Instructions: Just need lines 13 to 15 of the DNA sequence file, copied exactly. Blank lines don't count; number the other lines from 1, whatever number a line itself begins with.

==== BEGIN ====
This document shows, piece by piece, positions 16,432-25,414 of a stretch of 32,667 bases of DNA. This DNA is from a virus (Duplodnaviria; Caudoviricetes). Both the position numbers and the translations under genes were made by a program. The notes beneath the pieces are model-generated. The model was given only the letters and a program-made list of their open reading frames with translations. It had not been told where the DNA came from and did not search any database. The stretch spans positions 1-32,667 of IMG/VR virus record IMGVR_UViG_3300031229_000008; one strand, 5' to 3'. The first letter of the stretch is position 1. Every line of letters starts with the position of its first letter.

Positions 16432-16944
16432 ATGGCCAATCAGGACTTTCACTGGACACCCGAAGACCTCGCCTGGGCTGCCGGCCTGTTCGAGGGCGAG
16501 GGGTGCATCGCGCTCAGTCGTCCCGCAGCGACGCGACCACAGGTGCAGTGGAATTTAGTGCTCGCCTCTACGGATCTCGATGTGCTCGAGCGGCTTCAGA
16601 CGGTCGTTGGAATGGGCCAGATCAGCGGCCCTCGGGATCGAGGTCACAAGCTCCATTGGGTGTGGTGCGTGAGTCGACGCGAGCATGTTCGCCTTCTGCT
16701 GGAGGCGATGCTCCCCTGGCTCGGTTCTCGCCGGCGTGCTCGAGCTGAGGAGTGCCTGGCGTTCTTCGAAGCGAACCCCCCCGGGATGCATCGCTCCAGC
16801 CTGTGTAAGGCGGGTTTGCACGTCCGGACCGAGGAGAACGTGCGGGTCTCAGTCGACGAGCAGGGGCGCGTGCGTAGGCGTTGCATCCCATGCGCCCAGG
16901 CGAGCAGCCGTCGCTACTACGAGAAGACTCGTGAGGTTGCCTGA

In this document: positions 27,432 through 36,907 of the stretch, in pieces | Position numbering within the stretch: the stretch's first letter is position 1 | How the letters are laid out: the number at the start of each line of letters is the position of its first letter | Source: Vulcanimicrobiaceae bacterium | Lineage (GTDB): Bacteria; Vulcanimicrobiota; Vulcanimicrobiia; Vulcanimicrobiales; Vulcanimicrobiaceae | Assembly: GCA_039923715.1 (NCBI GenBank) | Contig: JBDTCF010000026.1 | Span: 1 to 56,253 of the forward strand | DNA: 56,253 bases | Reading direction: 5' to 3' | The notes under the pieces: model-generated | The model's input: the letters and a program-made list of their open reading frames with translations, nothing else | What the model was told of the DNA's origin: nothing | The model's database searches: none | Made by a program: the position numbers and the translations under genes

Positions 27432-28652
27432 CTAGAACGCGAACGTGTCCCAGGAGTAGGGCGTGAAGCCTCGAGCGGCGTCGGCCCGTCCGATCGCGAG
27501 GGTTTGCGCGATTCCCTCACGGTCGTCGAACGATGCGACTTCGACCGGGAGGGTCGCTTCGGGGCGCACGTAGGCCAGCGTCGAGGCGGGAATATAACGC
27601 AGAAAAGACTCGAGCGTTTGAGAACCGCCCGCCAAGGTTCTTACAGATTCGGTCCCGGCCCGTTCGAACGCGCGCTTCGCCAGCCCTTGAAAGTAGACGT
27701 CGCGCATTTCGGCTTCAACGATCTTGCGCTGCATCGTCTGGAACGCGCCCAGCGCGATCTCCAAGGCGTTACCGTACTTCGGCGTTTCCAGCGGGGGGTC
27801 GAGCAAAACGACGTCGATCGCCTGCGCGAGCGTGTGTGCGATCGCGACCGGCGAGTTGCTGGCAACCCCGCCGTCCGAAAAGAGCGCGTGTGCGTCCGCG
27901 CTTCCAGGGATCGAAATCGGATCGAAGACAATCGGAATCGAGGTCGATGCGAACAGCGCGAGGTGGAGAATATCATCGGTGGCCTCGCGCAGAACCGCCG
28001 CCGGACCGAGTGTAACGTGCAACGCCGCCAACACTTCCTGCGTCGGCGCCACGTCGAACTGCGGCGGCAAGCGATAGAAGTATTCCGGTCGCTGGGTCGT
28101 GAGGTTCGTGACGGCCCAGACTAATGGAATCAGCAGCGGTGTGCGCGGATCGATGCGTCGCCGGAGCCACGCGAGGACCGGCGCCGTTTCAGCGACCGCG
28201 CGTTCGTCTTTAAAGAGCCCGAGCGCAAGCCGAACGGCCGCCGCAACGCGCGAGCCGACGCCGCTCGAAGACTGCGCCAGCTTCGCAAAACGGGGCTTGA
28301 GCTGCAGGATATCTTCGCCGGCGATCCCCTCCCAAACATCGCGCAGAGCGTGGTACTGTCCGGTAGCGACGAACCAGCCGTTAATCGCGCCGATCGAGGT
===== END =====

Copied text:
27601 AGAAAAGACTCGAGCGTTTGAGAACCGCCCGCCAAGGTTCTTACAGATTCGGTCCCGGCCCGTTCGAACGCGCGCTTCGCCAGCCCTTGAAAGTAGACGT
27701 CGCGCATTTCGGCTTCAACGATCTTGCGCTGCATCGTCTGGAACGCGCCCAGCGCGATCTCCAAGGCGTTACCGTACTTCGGCGTTTCCAGCGGGGGGTC
27801 GAGCAAAACGACGTCGATCGCCTGCGCGAGCGTGTGTGCGATCGCGACCGGCGAGTTGCTGGCAACCCCGCCGTCCGAAAAGAGCGCGTGTGCGTCCGCG